Ohio's coronavirus mask mandate, most health orders have ended
Ohio's mask mandate, along with most of the remaining coronavirus health orders, expired Wednesday.
Starting Wednesday, there is no state order requiring nonvaccinated adults to wear face coverings indoors or bars and restaurants to space out tables. State-set restrictions have waned in recent months: first in February with the elimination of the curfew and most recently with exemptions for fully vaccinated people.
The mask order was in place since July 23, 2020. DeWine announced May 12 the orders would come off in three weeks, despite not yet meeting his goal of 50 new COVID-19 cases per 100,000 residents in the previous two weeks. A few days later, DeWine halted enforcement of the mask mandate at retail businesses.
Most local mask ordinances have ended or are set to expire with the state order. Columbus' order remains in place, but city council could vote to repeal it on Monday.
Businesses, organizations and schools can set their own requirements for masking and social distancing. And the federal Transportation Security Administration's mask requirement for airports, airplanes, trains buses and rail systems is in place through September.
What COVID-19 health orders ended
The following orders and restrictions expired at 12:01 a.m. Wednesday morning:
- an order for bars and restaurants requiring space or partitions between patrons, patrons must be seated while eating and drinking and masks be worn inside when not seated.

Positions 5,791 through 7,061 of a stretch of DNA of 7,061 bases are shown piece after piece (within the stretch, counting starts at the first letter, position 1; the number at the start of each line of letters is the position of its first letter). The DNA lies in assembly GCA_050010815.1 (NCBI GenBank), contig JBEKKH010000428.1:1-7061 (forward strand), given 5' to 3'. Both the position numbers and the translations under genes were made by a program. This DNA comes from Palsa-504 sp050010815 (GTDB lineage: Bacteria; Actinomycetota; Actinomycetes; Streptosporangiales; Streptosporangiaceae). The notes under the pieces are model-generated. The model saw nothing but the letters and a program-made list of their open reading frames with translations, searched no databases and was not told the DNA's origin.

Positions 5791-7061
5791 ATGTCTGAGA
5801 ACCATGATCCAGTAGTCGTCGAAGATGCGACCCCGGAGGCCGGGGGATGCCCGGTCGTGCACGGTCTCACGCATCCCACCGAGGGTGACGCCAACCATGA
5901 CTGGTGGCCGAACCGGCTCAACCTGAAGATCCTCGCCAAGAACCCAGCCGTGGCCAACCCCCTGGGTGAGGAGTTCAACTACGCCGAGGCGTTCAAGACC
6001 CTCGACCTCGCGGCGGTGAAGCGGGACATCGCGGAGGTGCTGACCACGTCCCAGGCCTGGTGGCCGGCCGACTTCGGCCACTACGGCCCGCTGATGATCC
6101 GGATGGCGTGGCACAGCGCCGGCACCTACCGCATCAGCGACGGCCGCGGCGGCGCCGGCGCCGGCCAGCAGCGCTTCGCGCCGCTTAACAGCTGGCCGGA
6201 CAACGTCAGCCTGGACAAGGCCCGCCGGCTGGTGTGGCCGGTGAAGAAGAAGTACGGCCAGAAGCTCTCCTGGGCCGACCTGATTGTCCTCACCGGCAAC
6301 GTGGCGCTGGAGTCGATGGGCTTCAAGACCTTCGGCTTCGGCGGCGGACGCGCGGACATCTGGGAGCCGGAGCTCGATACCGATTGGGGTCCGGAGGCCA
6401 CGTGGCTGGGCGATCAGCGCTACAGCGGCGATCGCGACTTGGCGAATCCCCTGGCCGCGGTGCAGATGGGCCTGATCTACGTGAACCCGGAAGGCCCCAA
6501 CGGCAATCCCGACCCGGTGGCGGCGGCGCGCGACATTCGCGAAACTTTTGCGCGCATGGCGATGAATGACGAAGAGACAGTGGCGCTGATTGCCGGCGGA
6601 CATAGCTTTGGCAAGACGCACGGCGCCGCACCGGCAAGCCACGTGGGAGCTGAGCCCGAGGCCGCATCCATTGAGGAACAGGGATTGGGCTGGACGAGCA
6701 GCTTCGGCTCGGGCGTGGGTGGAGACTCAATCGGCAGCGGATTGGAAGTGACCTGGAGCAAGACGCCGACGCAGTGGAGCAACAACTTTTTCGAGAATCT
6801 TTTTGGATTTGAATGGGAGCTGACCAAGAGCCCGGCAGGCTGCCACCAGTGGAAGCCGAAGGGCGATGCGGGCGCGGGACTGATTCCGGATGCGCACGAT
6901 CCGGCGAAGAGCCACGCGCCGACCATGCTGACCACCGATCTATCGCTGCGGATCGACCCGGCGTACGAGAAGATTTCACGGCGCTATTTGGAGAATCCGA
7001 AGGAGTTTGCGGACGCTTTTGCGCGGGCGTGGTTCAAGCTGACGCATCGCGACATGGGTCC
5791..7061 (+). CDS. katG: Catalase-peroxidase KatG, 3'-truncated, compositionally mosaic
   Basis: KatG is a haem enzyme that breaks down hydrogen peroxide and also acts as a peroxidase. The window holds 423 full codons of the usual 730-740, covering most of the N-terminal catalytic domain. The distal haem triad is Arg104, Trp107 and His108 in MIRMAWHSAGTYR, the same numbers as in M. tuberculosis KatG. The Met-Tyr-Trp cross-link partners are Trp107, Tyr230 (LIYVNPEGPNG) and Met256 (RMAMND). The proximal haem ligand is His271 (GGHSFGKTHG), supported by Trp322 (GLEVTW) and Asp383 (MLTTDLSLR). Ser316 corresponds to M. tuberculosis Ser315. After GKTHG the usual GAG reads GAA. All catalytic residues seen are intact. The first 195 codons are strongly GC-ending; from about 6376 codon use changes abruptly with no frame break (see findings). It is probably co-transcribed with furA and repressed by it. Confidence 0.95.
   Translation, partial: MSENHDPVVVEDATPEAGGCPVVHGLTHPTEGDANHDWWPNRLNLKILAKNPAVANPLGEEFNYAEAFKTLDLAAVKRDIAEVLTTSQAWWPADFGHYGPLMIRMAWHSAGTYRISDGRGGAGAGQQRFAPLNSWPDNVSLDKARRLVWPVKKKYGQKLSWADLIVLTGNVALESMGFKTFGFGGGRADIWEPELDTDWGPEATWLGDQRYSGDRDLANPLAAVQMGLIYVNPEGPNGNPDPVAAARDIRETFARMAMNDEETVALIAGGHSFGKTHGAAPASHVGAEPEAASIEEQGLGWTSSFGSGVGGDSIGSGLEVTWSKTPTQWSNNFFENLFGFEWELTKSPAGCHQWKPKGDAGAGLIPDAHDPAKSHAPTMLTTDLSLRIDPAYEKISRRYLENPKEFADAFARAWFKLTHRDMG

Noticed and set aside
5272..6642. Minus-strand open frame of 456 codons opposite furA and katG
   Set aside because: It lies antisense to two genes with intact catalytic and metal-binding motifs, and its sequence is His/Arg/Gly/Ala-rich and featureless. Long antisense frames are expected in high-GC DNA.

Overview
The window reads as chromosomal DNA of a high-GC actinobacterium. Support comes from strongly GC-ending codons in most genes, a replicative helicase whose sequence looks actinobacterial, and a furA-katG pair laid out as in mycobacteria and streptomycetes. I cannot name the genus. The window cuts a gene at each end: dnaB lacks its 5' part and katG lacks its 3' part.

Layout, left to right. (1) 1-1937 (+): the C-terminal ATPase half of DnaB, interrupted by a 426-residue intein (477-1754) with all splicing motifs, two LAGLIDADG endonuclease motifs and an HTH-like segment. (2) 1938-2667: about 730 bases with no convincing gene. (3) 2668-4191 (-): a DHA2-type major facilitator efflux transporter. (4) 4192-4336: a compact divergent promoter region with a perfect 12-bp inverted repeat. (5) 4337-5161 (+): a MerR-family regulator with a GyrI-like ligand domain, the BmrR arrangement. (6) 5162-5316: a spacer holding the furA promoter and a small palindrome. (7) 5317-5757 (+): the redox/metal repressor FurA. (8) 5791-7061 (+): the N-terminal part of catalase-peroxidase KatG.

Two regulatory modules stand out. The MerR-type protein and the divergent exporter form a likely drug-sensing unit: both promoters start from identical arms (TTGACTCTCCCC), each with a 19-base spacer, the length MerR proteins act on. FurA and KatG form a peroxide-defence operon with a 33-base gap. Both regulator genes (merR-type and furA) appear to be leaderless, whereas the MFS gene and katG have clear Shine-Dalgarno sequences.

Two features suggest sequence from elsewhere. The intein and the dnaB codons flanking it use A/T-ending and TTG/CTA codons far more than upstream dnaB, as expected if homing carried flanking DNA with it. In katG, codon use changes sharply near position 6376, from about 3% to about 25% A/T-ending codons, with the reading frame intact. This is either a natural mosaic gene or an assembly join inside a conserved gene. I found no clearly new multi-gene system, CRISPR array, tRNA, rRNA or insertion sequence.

- the statewide mandate requiring unvaccinated Ohioans wear masks indoors.
- the recommendation that unvaccinated individuals gather in groups no larger than 10 people.
- the state's mask mandate for everyone on planes, trains, buses and public transportation (the federal transportation mandate remains in place).
- capacity restrictions on indoor sports and entertainment venues.
An order signed Monday separately repealed other orders including the order requiring masking and distancing in child care and K-12 schools.
What COVID-19 health orders stay in place
The state will keep health orders for nursing homes and assisted living facilities, as well as orders pertaining to data collection. Those include requiring long-term care facilities to notify residents and their families of COVID-19 cases and requiring K-12 schools to report cases and notify parents.
The governor's state of emergency declaration, which is tied to various forms of assistance, will continue. On Thursday, Ohio Department of Health Director Stephanie McCloud said she hadn't yet talked with DeWine or legal counsel about when the state of emergency might end.